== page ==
The Pittsburgh Penguins had a plan to deal with their salary cap space, or more specifically, their lack of salary cap space. As trades failed to materialize this summer, and teams with cap space raised prices beyond the Penguins’ pain tolerance, the Penguins anticipated trade to free salary has not occurred.
A source close to the team told PHN Monday that Jarry was part of the backup plan. The Penguins wanted Jarry to earn the backup goalie spot not only because of his potential and pedigree but because of his paltry $675,000 salary. The 24-year-old goalie “had the inside track” as the source put it. The team intimated to the goalie that if his training camp and preseason performance merited, he was the favorite to win the job.
Last season, backup goalie Casey DeSmith signed a three-year NHL contract with an average annual cap hit of $1.25 million. The Penguins will save $1.050 million by sending DeSmith to the minors. PHN detailed this scenario over the summer before defenseman Marcus Pettersson accepted his qualifying offer salary.
Jarry stopped 40 of 46 shots in the preseason with an .870 save percentage, but those statistics belie Jarry’s stellar performance. He stopped 19 of 22 shots in the Penguins’ first preseason game, which was a neutral site game at the Pegula Ice Arena against the Buffalo Sabres. Buffalo brought an NHL heavy lineup against the Penguins crop of AHL players and Jarry was left out to dry.
Jarry split the game with DeSmith, who started and stopped 23 of 25 shots.
Jarry’s only preseason start was Sept. 22 against the Detroit Red Wings. He made 22 saves on 25 shots as the Penguins again lost to an NHL heavy roster which featured Dylan Larkin, Anthony Mantha and Tyler Bertuzzi.
DeSmith may have slightly outplayed Jarry during the preseason but there were mitigating factors. In other words, the competition between the goalies may not have been an entirely fair fight.
Until Monday, the Penguins were about $331,00 over the salary cap. Every penny helped and their cap savings by sending DeSmith through waivers and adding Jarry saved the Penguins approximately $375,000. The move mathematically put the Penguins as close to the cap ceiling as they could get, which also means if they place Bryan Rust on LTIR their salary cap savings will be maximized.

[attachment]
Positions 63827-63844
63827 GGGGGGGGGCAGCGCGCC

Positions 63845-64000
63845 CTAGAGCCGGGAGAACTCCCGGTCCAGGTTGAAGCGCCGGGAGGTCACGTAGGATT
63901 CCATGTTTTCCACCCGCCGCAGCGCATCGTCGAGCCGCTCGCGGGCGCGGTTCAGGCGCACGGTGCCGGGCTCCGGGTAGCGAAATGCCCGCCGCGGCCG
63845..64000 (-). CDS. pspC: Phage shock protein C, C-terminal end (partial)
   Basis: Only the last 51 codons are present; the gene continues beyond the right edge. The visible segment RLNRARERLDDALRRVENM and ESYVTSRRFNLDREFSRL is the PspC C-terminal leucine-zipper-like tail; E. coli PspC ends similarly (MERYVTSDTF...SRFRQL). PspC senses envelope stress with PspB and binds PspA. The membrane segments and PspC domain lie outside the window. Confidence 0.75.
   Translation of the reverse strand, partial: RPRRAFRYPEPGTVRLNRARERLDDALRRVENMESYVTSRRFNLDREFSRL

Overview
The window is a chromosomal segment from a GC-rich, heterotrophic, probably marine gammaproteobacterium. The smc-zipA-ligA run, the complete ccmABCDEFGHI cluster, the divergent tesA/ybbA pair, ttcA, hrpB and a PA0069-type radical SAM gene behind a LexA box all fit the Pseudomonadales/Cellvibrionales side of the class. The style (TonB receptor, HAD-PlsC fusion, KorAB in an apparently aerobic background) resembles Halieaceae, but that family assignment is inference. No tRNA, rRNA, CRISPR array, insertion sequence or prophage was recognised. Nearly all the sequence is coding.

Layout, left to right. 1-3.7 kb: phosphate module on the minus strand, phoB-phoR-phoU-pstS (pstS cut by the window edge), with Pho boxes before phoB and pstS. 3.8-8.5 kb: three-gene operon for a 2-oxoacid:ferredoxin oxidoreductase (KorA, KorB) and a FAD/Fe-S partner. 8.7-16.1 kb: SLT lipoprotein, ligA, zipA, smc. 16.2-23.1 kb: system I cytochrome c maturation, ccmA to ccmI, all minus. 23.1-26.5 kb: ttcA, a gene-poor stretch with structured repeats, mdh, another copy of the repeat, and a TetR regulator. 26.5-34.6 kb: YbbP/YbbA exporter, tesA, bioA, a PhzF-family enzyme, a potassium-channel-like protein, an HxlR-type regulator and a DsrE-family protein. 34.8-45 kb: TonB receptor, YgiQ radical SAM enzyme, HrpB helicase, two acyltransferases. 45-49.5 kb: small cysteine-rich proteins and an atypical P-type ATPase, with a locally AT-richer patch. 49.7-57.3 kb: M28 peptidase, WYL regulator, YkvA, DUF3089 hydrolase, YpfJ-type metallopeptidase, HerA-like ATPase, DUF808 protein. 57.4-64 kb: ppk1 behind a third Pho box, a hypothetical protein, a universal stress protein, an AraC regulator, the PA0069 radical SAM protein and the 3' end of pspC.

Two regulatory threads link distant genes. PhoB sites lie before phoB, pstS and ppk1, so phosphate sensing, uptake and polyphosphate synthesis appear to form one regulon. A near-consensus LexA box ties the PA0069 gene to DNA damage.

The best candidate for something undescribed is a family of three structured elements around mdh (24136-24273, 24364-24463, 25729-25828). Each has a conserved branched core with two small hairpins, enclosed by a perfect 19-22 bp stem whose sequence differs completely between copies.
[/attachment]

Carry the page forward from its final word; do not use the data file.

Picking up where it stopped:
The LTIR salary cap formula is essentially the player’s salary minus cap space, and that is how much teams can exceed the cap. So, it behooves teams to get as close to the salary cap as possible before placing a player on LTIR. Saturday, Rust appeared to suffer a hand injury after blocking a shot. He could be seen shaking his hand and waving his arm. He left the ice and did not return.
The Penguins did not have an update on his condition after practice Sunday.
The Pittsburgh Penguins hope Jarry can push Matt Murray, as DeSmith did last season. Murray’s play improved significantly when DeSmith mounted a challenge for the job. Head coach Mike Sullivan would not declare Murray the starting goaltender after he returned from injury in late December, instead he forced Murray to claim the spot, which he did.
Published reports indicate the Penguins attempted to trade Jarry in offseason but did not find any takers. It may have worked out if DeSmith goes unclaimed. The Penguins will have to pay DeSmith his NHL salary regardless if he plays in the AHL or NHL, but the team got the necessary cap savings and was able to maintain organizational depth should Murray again struggle with injuries.
Murray has not yet been able to play 50 NHL games in a season. The slight logjam may also mean the Wheeling Nailers of the ECHL will have a strong goalie tandem. If the Pittsburgh Penguins choose to keep AHL goalie Dustin Tokarski, who has NHL experience, in Wilkes-Barre/Scranton, then prospects Emil Larmi and Alex D’Orio could be the tandem in Wheeling.